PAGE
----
Shednoun

(weaving) An area between upper and lower warp yarns through which the weft is woven.

Warehousenoun

a large wholesale or retail store

‘a discount warehouse’;

Shednoun

(obsolete) A distinction or dividing-line.

Warehouseverb

store (goods) in a warehouse

‘the pallets were warehoused the following day’;

Shednoun

(obsolete) A parting in the hair.

Warehouseverb

place (imported goods) in a bonded warehouse pending the payment of import duty.

Shednoun

(obsolete) The top of the head.

Warehouseverb

place (a prisoner or a psychiatric patient) in a large, impersonal institution in which their problems are not satisfactorily addressed

‘our objective is not to warehouse prisoners but to help inmates build new lives’;

Shednoun

(obsolete) An area of land as distinguished from those around it.

Warehouse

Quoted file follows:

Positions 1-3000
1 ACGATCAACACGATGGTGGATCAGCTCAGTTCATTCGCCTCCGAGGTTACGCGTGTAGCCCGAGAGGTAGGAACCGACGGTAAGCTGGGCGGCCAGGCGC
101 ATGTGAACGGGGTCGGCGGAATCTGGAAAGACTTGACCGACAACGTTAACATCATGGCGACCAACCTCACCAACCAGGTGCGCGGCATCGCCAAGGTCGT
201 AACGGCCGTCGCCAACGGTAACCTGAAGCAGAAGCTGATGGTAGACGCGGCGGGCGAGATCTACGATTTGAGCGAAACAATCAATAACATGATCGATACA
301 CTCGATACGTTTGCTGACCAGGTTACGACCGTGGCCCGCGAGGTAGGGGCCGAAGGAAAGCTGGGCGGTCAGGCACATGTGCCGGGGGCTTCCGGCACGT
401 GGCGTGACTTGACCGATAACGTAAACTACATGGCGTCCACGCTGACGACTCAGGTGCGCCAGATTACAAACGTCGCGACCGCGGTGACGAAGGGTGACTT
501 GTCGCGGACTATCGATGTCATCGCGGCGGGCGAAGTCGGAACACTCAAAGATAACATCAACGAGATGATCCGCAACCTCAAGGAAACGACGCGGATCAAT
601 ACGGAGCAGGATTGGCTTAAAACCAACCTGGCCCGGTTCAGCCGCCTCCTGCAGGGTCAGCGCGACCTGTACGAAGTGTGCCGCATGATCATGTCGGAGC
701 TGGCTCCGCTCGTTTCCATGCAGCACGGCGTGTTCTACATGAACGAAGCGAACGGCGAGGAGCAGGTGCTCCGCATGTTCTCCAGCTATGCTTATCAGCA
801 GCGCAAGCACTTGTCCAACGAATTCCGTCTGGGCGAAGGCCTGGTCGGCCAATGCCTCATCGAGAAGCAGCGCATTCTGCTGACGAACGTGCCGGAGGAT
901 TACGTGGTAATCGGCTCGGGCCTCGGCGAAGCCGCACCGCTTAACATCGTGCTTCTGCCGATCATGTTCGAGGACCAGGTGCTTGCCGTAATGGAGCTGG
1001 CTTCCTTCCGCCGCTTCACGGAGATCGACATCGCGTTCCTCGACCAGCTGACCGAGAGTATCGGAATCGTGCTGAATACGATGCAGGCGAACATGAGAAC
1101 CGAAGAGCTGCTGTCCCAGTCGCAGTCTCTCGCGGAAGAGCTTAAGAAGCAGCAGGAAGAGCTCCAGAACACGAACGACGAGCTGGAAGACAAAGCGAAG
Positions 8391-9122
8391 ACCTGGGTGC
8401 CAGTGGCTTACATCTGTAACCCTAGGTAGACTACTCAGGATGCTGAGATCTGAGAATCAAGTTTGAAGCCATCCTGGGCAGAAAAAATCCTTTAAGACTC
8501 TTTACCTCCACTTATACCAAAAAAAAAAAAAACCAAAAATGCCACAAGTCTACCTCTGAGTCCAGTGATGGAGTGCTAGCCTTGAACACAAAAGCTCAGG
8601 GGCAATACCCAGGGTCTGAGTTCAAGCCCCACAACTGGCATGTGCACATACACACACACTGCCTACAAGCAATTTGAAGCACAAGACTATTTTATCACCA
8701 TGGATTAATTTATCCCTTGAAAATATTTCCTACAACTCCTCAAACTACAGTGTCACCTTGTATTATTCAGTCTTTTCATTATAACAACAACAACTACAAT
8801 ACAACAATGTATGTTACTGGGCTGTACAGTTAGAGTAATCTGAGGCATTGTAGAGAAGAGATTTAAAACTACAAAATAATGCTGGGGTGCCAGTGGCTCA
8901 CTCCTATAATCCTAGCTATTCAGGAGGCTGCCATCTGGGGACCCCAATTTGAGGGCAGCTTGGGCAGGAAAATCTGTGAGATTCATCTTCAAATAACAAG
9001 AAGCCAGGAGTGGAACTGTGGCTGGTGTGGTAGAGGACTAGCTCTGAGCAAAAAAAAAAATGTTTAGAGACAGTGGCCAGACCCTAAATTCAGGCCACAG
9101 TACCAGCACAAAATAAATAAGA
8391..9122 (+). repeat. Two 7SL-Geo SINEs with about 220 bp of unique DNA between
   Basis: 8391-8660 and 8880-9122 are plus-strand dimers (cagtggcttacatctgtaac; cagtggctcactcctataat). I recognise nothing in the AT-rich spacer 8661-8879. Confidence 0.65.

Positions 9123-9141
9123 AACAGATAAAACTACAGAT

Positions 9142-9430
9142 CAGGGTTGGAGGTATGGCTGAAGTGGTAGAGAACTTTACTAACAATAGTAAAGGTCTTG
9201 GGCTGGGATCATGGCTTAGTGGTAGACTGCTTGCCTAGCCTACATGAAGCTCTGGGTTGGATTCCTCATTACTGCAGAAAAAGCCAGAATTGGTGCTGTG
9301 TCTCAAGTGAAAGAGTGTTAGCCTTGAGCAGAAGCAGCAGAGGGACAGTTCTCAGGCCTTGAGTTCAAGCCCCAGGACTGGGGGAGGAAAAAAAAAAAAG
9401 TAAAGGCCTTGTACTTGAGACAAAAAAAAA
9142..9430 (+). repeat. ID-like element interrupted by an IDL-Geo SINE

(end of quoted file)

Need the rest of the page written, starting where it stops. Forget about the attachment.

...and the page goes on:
A warehouse is a building for storing goods. Warehouses are used by manufacturers, importers, exporters, wholesalers, transport businesses, customs, etc.

Shednoun

A slight or temporary structure built to shade or shelter something; a structure usually open in front; an outbuilding; a hut.

‘a wagon shed; a wood shed; a garden shed’;

Shednoun

A large temporary open structure for reception of goods.

Shednoun

An automobile which is old, worn-out, slow, or otherwise of poor quality.

Shednoun

A British Rail Class 66 locomotive.

Shednoun

A slight or temporary structure built to shade or shelter something; a structure often open in front; an outbuilding; a hut; as, a wagon shed; a wood shed.

‘The first Aletes born in lowly shed.’; ‘Sheds of reeds which summer's heat repel.’;

Shednoun

A covered structure for housing aircraft; a hangar.

Shednoun

A parting; a separation; a division.

‘They say also that the manner of making the shed of newwedded wives' hair with the iron head of a javelin came up then likewise.’;

Shednoun